Witness for petitioner Baptiste summoned to attend hearing
A summons had to be issued yesterday for the final chief witness in petitioner Lauron Baptiste’s case to appear in court.
On the fourth day of the petitions, trial lawyer Kay Bacchus-Baptiste requested a subpoena from Justice Stanley John, to instruct one Cheryl Sutherland to come to court. She said that she had spoken to the witness the night before, and that while she had some “trepidations,” the witness had said she would come. Counsel for the petitioner stated that her appearance was important to their case and asked the judge to subpoena her.
The summons was issued and Sutherland reached the courtroom before the afternoon session.
Neleon Adams, a polling agent for NWI, testified first on Thursday morning preceding Sutherland.
Adams was questioned on the area of his statement which alleges that the Presiding Officer ‘said’ many times: “show me your voting finger”, a known Unity Labour Party(ULP) slogan and campaign song.
Adams told lead counsel for three of the Respondents, Douglas Mendes, that the Presiding Officer was ‘singing’ this phrase, and not ‘saying’ it.
The counsel replied that ‘sing’ wasn’t in his evidence. He noted, “In this context, we are talking about her repeating a campaign slogan, a campaign song and there’s a big difference between saying and singing.”
Adams explained that, to him, if you’re singing then you’re saying something.
When asked to clarify when and how she did this, Adams said that the officer had said it when “supporters” came who she knew. He demonstrated, by singing, “Show me your voting finger”, adding, “and she would do the dance to it.”
“And she dance too? Oh my goodness,” Mendes stated, while Adams corrected it to ‘move’.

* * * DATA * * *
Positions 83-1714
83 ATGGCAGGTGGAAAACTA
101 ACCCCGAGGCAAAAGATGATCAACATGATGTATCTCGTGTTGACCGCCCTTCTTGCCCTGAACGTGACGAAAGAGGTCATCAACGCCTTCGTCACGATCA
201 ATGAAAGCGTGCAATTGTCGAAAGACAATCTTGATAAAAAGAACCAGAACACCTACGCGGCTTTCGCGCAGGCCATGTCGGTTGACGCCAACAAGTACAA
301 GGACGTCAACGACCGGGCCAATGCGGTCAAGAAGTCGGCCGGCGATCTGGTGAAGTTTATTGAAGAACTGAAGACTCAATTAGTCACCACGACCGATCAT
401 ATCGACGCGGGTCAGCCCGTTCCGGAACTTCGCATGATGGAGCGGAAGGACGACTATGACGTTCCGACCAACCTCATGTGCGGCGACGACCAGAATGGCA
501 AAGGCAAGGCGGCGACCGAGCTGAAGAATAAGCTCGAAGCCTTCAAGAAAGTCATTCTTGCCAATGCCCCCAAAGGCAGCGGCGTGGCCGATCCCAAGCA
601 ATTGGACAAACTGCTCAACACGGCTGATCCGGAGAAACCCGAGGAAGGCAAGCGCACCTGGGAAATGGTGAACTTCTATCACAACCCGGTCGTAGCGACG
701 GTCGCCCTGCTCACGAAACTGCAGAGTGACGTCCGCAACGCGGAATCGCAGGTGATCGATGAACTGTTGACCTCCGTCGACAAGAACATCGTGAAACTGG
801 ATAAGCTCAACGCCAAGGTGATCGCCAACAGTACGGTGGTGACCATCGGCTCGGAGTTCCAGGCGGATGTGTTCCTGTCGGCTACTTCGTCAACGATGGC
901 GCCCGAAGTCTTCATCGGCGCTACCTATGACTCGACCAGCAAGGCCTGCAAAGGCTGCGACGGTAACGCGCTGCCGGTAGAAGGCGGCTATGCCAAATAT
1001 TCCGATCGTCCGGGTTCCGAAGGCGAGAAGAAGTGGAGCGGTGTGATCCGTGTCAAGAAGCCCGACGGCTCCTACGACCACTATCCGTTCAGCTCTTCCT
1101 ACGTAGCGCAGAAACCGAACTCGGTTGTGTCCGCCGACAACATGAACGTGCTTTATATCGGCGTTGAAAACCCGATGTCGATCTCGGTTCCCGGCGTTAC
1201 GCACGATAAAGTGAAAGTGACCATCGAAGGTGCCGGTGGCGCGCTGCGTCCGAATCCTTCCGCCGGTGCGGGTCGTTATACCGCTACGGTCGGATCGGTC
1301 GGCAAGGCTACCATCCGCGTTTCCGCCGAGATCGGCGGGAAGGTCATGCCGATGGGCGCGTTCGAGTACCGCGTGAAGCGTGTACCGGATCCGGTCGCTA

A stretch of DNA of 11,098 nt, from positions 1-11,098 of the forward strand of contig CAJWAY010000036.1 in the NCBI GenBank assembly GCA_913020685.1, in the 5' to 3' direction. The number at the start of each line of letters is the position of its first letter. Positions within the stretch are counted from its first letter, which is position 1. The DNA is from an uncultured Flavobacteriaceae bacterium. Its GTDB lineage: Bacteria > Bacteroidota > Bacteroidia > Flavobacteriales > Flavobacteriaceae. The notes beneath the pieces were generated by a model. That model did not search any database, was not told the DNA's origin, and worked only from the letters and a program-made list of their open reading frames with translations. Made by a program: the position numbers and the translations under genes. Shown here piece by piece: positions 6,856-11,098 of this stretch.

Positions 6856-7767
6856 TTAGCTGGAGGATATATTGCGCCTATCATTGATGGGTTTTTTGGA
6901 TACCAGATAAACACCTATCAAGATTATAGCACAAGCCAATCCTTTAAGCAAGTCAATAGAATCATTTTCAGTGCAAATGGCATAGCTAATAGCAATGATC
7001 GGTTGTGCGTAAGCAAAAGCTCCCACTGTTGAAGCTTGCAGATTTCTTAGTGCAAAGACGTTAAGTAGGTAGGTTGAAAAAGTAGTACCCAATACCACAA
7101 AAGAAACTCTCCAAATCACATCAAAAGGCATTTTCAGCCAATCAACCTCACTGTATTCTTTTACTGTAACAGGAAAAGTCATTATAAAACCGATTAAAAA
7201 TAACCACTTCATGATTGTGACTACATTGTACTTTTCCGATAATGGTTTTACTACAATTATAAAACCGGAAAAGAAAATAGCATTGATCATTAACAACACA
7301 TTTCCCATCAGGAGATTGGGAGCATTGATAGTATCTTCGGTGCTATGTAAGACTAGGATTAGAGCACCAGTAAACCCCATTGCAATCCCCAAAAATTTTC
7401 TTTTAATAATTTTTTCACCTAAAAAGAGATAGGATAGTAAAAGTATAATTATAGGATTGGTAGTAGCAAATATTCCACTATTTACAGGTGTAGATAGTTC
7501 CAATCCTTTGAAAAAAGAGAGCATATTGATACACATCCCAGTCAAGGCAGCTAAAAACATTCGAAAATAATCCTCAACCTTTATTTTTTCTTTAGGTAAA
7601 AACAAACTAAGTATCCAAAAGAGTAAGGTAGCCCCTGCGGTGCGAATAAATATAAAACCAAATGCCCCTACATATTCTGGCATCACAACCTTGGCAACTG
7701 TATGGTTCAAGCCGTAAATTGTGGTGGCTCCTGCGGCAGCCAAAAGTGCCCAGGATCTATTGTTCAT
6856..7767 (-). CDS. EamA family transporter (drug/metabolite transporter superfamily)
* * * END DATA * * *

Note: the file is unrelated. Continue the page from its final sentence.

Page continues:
The witness explained when probed, that he saw her saying this to her friends whom she knew were ULP supporters.
Therefore, Mendes put a paragraph of Adams’ witness statement to him which said that by her actions the officer was, “Thereby advising voters how to vote and seeking to influence voters to vote for the ULP candidate,” and asked him to explain it, which he could not.
Mendes also asked him if he knew that the presiding officer is required to ask people to show her their index finger to ascertain whether or not there is ink.
The petitioner Benjamin Exeter, who contested for Central Leeward was recalled to the stand Thursday morning to rewatch a video which showed him protesting with Returning Officer Winston Gaymes. One can also hear Maia Eustace speaking as she records the video.
Eustace says, “You rejected ballots that had no signature or stamp of the Presiding officer at other polling stations but when we found a polling station in which every single ballot lacked the sign, the initials and stamps of the presiding officer, you have accepted that result. You have confirmed it.”
After this someone says something, and she says, “it doesn’t matter. It is the integrity of the process.”
Anthony Astaphan, senior counsel on the side of the respondents put it to Exeter that when Eustace said “it doesn’t matter,” she was responding to Gaymes saying “you didn’t oppose.” It was also submitted that when the matter of validity arose, the petitioner did not object that the ballots be counted, and that is why Gaymes responded in that way.
Exeter had agreed to hearing “You did not oppose” from the video, but said it was not Gaymes, but one Gideon Nash who was speaking, but he could not say why Nash was saying it.
Counsel for Exeter, Queen’s counsel Stanley ‘Stalky’ John, asked that Maia Eustace also be recalled to clarify, but Mendes objected to this on the basis that she had been present throughout Exeter’s answers.
The judge allowed it for clarification purposes.
Eustace noted, “My recollection is that I was responding to Mr Gaymes, when he said ‘I did it for both’.”
She said she understood him to be saying that to allow the ballots affected both parties, “It was a reference as I understood it to an earlier statement Mr Gaymes said, that what’s good for the goose is good for the gander.”
The video was played again so that Eustace could be sure that was what she heard.
All the counsel on the petitioner’s side leaned to hear the sound on the video, and all seemed to smile and agree that what Eustace said was correct after it was played.
Mendes noted that the sides were hearing different things, and the video would have to be listened in private.
After Sutherland’s testimony and cross-examination, the petitioners closed their case.
Supervisor of Elections Sylvia Findlay-Scrubb was the first witness for the respondents to testify. She is also a party to the proceedings. Her testimony continues today.